The article ``Budget Cuts Jeopardize Discovery of Better Seeds,'' June 29, gives the incorrect impression that the adequacy of food supplies to meet ever-higher global demands due to continuing population increases is dependent on research and development of the ``various strains of grains to achieve the yields needed.''
This view reflects what I consider to be the greatest deficiency in agricultural research: The overemphasis on the search for ever higher-yielding strains of grain crops.
Regardless of the genetic potential of the most-superlative grain varieties, the actual yields obtained at locations to which they are suited are determined by the soil quality and soil management of the location. And fertilizers are only one component of soil management.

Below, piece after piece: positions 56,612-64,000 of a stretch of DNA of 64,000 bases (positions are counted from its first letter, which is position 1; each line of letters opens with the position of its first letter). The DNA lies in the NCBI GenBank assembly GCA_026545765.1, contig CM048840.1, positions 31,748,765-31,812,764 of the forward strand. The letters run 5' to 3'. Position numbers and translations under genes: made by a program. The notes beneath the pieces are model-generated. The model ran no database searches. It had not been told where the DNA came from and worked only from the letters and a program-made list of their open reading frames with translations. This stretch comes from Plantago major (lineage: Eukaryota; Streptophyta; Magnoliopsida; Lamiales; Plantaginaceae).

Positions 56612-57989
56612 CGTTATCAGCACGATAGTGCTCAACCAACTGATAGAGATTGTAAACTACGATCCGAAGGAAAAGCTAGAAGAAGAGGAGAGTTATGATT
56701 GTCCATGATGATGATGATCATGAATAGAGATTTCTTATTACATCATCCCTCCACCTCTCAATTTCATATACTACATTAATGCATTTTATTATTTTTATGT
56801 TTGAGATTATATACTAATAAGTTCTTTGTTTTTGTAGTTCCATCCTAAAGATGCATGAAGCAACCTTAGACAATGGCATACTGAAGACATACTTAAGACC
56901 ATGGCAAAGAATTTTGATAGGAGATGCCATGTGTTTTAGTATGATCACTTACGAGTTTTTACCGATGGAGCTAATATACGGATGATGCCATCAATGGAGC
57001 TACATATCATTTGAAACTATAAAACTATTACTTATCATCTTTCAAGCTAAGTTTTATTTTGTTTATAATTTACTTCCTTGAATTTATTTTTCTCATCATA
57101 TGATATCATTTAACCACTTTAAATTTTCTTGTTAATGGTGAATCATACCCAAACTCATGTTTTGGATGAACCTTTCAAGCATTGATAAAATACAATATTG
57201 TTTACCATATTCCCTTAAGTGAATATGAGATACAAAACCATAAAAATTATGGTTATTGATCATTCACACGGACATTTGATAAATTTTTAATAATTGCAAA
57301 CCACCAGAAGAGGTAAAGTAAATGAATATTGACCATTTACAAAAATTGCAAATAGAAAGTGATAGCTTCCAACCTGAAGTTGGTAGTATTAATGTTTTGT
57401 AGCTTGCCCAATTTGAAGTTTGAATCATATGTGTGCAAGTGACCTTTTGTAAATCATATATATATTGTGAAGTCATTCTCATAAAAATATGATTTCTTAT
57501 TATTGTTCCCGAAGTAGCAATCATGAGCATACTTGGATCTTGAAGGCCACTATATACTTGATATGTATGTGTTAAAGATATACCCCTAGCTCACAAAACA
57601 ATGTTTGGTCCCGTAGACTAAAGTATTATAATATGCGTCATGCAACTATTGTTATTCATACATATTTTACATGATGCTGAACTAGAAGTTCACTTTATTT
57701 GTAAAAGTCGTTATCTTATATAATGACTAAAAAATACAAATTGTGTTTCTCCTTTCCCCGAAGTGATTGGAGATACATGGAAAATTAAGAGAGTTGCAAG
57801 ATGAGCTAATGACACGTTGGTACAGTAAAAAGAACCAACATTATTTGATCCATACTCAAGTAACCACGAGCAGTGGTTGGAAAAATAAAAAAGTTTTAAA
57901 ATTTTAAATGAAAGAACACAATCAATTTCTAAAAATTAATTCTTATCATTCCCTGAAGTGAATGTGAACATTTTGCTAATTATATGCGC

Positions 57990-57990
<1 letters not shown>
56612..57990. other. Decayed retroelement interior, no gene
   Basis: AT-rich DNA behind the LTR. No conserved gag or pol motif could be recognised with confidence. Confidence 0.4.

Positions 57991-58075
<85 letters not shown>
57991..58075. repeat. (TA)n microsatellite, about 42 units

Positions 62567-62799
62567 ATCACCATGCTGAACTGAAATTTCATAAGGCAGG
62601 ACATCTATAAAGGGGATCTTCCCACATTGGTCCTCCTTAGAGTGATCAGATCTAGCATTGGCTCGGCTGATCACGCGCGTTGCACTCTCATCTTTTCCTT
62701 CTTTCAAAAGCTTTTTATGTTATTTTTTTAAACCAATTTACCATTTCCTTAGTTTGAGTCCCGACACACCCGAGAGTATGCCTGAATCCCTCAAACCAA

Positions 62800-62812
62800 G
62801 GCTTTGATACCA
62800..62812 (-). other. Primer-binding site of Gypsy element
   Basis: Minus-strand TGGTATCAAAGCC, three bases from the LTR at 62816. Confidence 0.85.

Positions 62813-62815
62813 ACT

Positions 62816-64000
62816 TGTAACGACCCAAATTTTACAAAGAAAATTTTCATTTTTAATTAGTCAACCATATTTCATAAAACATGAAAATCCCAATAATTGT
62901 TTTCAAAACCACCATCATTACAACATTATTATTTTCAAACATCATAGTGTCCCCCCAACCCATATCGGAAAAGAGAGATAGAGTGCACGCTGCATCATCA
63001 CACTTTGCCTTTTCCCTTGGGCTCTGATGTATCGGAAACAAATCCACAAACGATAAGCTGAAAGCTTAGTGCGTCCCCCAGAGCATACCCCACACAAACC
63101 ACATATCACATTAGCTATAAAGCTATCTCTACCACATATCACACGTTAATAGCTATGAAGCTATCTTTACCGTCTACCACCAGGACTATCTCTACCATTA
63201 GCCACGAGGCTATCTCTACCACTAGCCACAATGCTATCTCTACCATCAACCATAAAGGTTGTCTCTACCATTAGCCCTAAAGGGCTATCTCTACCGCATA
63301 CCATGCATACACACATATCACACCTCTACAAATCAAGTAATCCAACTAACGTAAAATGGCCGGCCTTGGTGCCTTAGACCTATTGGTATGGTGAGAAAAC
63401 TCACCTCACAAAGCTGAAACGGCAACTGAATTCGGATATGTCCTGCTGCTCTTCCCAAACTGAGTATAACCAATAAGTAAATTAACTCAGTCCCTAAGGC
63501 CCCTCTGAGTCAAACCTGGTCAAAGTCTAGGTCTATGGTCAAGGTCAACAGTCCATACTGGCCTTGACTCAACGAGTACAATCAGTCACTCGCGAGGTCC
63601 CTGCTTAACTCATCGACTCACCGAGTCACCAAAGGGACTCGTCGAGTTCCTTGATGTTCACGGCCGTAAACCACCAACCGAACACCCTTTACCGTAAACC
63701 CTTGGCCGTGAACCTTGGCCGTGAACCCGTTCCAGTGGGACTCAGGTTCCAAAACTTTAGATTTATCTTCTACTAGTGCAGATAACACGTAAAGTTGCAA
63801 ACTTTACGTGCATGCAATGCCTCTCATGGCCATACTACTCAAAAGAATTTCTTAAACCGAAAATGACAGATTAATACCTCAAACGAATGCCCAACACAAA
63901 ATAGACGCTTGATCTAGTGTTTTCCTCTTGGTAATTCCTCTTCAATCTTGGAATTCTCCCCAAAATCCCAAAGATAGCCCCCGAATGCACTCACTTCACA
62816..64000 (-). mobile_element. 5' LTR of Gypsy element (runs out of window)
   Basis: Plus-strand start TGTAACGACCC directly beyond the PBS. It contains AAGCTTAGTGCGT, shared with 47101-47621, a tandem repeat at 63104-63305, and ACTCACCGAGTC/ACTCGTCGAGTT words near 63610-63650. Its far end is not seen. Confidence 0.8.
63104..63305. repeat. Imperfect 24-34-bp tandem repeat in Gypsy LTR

Soil deterioration (or degradation) occurs under most current grain-production methods, therefore making them unsustainable practices. This fact will not ultimately be reversed by plant-breeding research on grains.
Sustainable agriculture is dependent on soil-management practices that maintain or enhance soil quality. The practices should also be acceptable to and within the capabilities of ordinary farmers.
Lack of sufficient and appropriate applied soil-management research conducted on farmland in cooperation with the farmer clients is the greatest deficiency in global agricultural research. C. F. Bentley, Edmonton, Alberta
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